First Published in 1950
By Bernard E Jones
Past Assistant Grand Director of Ceremonies
English Gothic Architecture
The twelfth century had opened up the way for the coming of the Gothic style, but there is no sharp and precise date at which one style succeeded another.
Norman Arcade at Canterbury Cathedral
A change of style took half a century or more to establish itself. In general, the Romanesque or Norman style changed in the second half of the twelfth century to the Early English or Gothic style, of which the Decorated period was from the second half of the thirteenth century until late in the fourteenth century.
Early English Gothic West Front – Peterborough Cathedral
The Perpendicular style of Gothic came from the Decorated style in the fourteenth century, went right through the fifteenth century with some changes, and continued into the sixteenth.
Evidence as to how England achieved its Gothic style is conflicting. Some people think that Gothic was but the maturing of the English Romanesque style, but obviously it was something much more than that. It is safer to regard English Gothic as the strongly Anglicized rendering of a great architectural movement which swept over Western Europe and reached England via the western and northern provinces of France. It was architecture with pointed arches, and succeeded the architecture of round arches, the chief influence leading to the introduction of the pointed arch being undoubtedly the discovery of a method of building vaulting over wide and often uneven spaces.
“The architecture of every people is an essential part of its history,” it has been said. English Gothic is a thoroughly national style despite the fact that it was inspired from abroad, and has been labelled “more perfect, more pure, more systematic, better proportioned, more consistent, than the Gothic of any other country.”
The Norman Conquest, by bringing about the mingling of two different peoples, was the great historic fact influencing the development of English Gothic. It must be remembered that by about 1150 roughly one-third of what now constitutes France was under English rule, and that Normandy was architecturally part of England from soon after the Conquest until late in the twelfth century. From the Continent came a deep sense of religion, a higher culture, a far greater skill in architectural construction, than the Saxons had enjoyed; by the end of the twelfth century this fact and the still greater one that the Saxons and Normans were in course of becoming one people-the English people must have made inevitable a more individual growth from the old Norman-Romanesque.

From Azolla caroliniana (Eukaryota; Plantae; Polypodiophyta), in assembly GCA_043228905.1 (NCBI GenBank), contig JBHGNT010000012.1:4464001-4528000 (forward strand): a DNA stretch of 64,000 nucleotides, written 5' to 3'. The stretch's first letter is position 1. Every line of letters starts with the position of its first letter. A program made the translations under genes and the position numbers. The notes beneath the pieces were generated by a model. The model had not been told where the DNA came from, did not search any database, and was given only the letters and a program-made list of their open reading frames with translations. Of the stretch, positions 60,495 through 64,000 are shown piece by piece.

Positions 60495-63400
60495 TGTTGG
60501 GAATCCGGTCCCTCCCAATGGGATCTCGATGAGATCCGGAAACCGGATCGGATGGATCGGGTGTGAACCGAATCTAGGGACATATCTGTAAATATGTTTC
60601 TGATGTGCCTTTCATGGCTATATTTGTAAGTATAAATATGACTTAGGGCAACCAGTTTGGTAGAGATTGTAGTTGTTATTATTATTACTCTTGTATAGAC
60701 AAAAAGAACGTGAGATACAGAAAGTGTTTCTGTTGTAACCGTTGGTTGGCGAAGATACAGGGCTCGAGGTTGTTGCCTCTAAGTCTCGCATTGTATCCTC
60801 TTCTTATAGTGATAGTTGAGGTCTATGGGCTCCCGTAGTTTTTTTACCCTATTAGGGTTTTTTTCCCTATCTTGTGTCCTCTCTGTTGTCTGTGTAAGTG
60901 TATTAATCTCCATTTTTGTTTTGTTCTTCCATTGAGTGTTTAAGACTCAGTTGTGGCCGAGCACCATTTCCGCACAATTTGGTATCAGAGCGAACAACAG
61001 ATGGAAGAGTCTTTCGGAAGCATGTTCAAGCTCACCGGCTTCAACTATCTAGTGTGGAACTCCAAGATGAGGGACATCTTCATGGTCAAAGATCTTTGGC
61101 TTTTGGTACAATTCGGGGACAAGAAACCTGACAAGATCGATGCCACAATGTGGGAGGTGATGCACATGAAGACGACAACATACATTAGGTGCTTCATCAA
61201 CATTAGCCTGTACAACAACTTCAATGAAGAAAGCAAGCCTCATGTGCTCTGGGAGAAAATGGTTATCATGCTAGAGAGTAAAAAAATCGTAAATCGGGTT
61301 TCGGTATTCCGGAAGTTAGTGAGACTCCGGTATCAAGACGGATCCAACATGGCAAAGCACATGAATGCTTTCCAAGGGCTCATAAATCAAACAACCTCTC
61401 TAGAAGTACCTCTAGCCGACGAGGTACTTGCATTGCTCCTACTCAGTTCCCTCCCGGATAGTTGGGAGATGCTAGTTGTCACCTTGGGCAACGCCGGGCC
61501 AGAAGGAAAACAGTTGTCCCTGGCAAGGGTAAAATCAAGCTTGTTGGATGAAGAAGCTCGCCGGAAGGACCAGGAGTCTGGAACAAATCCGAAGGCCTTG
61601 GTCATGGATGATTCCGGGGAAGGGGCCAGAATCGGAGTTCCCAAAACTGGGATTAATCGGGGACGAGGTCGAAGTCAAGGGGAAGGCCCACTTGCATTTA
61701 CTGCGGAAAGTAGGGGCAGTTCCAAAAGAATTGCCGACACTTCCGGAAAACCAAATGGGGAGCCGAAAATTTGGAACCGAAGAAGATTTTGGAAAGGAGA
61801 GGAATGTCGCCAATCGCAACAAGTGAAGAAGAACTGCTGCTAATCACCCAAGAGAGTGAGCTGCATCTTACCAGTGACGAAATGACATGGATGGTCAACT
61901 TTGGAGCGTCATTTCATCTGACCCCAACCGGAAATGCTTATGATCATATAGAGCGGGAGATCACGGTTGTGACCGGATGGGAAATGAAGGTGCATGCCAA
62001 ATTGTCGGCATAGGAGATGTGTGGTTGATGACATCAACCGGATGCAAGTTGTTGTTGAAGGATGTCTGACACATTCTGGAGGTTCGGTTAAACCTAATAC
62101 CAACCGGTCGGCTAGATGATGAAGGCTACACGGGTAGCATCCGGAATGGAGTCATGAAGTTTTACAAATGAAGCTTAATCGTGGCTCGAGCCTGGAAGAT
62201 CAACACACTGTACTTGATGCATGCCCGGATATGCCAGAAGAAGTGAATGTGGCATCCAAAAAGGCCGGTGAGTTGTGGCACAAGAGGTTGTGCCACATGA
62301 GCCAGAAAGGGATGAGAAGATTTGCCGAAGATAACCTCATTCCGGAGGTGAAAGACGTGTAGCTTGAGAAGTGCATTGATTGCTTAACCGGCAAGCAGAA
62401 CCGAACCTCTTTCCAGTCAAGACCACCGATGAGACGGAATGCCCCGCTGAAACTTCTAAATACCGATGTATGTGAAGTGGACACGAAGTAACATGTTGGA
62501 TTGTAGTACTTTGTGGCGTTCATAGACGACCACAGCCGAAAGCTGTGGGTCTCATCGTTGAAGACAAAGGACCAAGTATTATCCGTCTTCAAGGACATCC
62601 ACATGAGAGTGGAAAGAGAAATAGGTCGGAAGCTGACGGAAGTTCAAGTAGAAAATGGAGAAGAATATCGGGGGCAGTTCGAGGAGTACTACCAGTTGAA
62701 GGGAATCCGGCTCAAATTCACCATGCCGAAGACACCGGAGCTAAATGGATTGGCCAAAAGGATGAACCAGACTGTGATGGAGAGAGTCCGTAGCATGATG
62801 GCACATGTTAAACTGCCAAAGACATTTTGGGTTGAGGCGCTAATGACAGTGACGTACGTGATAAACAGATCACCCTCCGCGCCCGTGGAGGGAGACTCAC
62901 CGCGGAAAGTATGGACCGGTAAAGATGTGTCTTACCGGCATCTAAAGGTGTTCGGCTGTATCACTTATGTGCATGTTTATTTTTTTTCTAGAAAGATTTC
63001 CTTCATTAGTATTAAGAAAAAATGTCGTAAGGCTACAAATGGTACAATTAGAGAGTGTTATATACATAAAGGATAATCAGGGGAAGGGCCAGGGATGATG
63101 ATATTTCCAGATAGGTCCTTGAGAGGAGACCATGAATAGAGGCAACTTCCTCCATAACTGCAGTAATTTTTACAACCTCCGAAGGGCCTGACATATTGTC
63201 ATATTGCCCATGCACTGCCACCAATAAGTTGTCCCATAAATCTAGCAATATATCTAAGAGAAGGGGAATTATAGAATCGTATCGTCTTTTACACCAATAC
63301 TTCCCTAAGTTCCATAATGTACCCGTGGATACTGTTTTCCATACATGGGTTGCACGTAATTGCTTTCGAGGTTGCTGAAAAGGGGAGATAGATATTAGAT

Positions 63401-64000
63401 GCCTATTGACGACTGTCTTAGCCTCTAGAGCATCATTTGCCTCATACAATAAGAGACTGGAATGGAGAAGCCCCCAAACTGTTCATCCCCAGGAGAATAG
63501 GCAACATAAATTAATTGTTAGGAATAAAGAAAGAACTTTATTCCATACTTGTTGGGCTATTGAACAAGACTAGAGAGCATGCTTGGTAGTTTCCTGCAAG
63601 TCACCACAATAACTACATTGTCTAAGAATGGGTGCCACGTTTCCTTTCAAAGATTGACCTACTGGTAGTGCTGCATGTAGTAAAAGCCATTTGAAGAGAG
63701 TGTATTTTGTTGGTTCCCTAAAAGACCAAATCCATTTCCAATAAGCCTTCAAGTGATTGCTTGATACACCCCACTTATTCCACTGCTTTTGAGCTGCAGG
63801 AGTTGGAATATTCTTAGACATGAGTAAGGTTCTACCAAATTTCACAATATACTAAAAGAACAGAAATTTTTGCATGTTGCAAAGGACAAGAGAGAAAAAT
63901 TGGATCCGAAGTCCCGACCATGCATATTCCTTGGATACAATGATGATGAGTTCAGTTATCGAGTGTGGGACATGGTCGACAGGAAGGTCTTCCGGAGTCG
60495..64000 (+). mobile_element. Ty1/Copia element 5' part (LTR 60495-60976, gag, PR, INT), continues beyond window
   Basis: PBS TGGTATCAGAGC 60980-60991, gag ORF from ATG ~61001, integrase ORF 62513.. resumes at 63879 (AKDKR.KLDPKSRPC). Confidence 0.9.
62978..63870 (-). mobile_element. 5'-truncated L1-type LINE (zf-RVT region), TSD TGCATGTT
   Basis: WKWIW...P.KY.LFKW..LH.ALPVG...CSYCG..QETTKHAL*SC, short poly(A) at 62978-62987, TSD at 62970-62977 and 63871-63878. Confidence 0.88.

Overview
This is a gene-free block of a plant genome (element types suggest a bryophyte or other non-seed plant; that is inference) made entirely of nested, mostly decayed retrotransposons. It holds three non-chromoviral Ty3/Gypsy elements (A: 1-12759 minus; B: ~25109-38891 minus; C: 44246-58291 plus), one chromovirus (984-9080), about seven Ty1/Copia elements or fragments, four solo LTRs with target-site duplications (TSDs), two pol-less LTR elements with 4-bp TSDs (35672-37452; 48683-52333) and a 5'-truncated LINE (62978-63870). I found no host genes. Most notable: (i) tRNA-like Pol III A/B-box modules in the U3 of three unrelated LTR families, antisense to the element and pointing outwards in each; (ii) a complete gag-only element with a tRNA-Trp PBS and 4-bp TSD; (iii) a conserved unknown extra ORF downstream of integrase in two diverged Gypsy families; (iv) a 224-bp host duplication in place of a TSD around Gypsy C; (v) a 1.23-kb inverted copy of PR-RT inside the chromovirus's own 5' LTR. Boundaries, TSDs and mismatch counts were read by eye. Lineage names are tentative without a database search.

But G. M. Trevelyan makes clear that “the birth and general acceptance” of the English language and the happy blending of Saxon and French words into “English tongue” which “all understanden” did not come until Chaucer’s lifetime (1340-1400). It was then that “the English people first clearly appear as a racial and cultural unit.”
Geoffrey Chaucer (1340-1400)
The Crusades at the end of the eleventh century appear to have contributed something to the architecture of France and England, for in their long and tedious travels through Europe the Crusaders must have stored up many impressions to be remembered and applied on their return home.
By the turn of the twelfth century we see the early stage of Gothic in the simple lancet arch, to which were added, as the style evolved, clustered pillars, window mullions, and tracery, which, in the opinion of many architects, produced “a degree of perfection and refinement never before dreamt of.”
The Gothic columns, “with their simple moulded capitals, carried the mind back from our provincial cathedrals to the Parthenon at Athens,” says Professor Banister Fletcher. Gothic had those beautifully proportioned columns, with their dignified capitals. It had in particular the pointed arch and the ribbed vaulting of the roof; and often externally the flying buttress to give strength to the walls and carry the weight and thrust of the roof.
The Gothic arch was a great step forward in technical design. The reduction of side-thrust on pillars and walls meant that the pillars could be slighter and the walls thinner, less expensive, and much better built, for the old thick walls had often been mere casings of good masonry filled in with rubble and mortar. Externally the style could be distinguished not only by its narrow lancet-shaped pointed windows, but by the bold buttresses to take some of the thrust, the light pinnacles and spires, the acute pitch of the roof.